Tripling Season 3
Thank God It Is Friday and we haven’t taken a single day this week, repeatedly going through the grind to provide you the latest reviews. And we aren’t tired or fatigued either as we look forward to this long Diwali weekend that brings with it some freshly brewed content too. First up I finished watching the latest presentation from TVF, the third season of Tripling.
Tripling was one of the earliest successful shows from a production house which were successful in disrupting the market with the heartfelt and relatable content. Now that I look back, TVF has atleast one successful show to boast off in every age demographic. And that in itself is pleasantly surprising and equally heartening. But coming back to the concept of Tripling, a road trip with your siblings was a fresh content and something that all of us could relate to. However, as per my humble opinion, the second season of Tripling, although good, lacked the magic of the first season with some writing which could best be termed as “convenient”. So I went into season 3 with mixed feelings – one of hope and the other of skepticism. So then does the third season of Tripling manage to impress, lets find out.
Story & Screenplay
The third season of Tripling reunites the three siblings after they get a news of their parents separating. One thing that I really like about the writing in TVF shows is that it constantly tries to do something different and often does push the envelope too. And this is no different as it is a subject which is delicate and doesn’t make you want to accept it easily(that is how we are wired). But it is beautifully emotional this time around. The screenplay standing at 5 episodes of roughly 20 odd minutes each makes for a brisk watch.
The drama seemingly picks off a few years after the second season. While some protagonists have moved on from their past lives, some have been holding onto them tight. But one thing that I really did like was that the drama did get to the point almost immediately. Which is honestly the way to go. In these seemingly heartfelt dramas, you need the audience to invest in its core emotions early on. So the world building(which by the way was already established in season 1 wasn’t required and rightly so).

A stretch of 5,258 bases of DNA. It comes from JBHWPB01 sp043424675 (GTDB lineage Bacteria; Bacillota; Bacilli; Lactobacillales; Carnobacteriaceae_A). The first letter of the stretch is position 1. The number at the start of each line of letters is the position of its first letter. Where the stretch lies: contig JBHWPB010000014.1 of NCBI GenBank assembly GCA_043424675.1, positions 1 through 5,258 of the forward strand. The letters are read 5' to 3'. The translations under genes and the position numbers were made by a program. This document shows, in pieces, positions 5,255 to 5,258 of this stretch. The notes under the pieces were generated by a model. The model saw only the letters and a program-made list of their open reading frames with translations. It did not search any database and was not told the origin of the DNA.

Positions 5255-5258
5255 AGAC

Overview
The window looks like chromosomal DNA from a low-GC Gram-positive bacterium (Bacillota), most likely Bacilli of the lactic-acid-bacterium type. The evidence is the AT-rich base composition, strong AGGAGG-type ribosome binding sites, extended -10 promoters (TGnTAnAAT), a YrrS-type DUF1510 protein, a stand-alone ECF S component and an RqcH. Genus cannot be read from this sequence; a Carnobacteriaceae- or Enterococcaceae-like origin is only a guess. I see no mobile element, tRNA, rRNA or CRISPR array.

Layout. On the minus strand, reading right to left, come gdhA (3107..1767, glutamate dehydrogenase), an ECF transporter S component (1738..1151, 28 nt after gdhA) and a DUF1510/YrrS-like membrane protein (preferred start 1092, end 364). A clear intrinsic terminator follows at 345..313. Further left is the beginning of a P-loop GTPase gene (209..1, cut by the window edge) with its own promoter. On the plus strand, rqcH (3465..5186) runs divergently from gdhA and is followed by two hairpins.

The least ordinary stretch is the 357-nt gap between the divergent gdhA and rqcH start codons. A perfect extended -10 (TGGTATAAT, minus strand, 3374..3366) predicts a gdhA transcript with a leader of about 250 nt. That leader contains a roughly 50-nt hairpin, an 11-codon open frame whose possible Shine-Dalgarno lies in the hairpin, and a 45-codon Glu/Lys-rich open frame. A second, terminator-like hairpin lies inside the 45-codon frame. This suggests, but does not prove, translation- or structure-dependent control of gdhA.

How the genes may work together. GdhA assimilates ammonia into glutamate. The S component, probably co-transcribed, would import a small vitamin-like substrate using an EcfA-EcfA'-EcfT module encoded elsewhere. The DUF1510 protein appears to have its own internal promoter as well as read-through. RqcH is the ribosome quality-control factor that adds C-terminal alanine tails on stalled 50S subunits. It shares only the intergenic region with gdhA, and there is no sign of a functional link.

There is an element of softness to the drama along with elements featuring a sense of nostalgia. These make for some heartfelt moments in the screenplay that would deftly touch the strings of your heart. But there is also a small downside to the drama. It kind of does get a little stuck and repetitive in the middle wherein I did get a feeling that the writers wanted to slightly elongate the drama before getting to the emotional part. A needless and half hearted subplot included a sword fight sequence between the character of Pranav and his brother which didn’t really sit well with the rest of the drama. Also the humour is slightly sticky here.
Things begin to improve for the better with the entire trek sequence which brings with it some shocking revelations between a few characters. An interesting subplot included the vulnerability of the character of Chitwan for the first time in three seasons which was quite emotional to witness. In a gut wrenching scene, he holds onto his two siblings and doesn’t want them to leave(with the context being that whoever he has truly loved have all left him with his parents being the latest in the list). A beautifully constructed scene.
The final act is soulful and emotional but it comes with a very important baggage – that while kids do follow their dreams, their parents are humans too and the same rules do apply to them. This concept in itself is refreshing and I have noticed a slow transition of the points of discussion towards parents(in a good way), something that was also addressed in a totally different issue in the Hindi Film Maja Ma. The shift of generations from Gen X to Gen Y and now Gen Z is bringing out some interesting topics of discussion that is worthwhile of its time. Here, it made for a subtly intense drama that is emotional in equal measures. Overall, the screenplay is beautifully emotional trip minus the actual road trip that we have been privy to!
Dialogues, Music & Direction
The dialogues are quirky yet emotional and they definitely create a stir. The music like in every other TVF production is melodious and goes perfectly with the mood of the drama. The BGM is on point as well with the “iconic” Mada Faka also being included in the proceedings. The cinematography captures some scenic locations beautifully. Director Neeraj Udhwani does a spectacular job in weaving an emotional yet engaging and important story that does manage to keep the audiences invested in most parts.
The performances are amazing as always. Sarah Anjuli as Paula and Karishma Singh as Kritika have their moments to shine. Kunaal Roy Kapur as Pranav is sincere and does a good job. Amol Parashar as Chitwan is in top form here. While he is brilliant in comic sequences, this time we do get a glimpse into his vulnerabilities also. And Baba will make you shed a tear with his brilliant act. Maanvi Gagroo(in the first of the two outings this weekend) as Chanchal is natural to the core and I really did enjoy her performance. Sumeet Vyas as Chandan is brilliant and wonderfully restrained in his act. Shernaz Patel is an absolute delight to watch. She is warm and welcoming and delivers a very dignified performance. But my pick of the actors is Kumud Mishra who just effortlessly sinks into his character here. There is an element of calmness to him(other than that one scene wherein you see him raising his voice) and his character is all heart. It was that one performance that has stayed with me long after the series was over.
The third season of Tripling is a beautifully emotional trip that makes for a fun watch, Baba. Available on Zee5.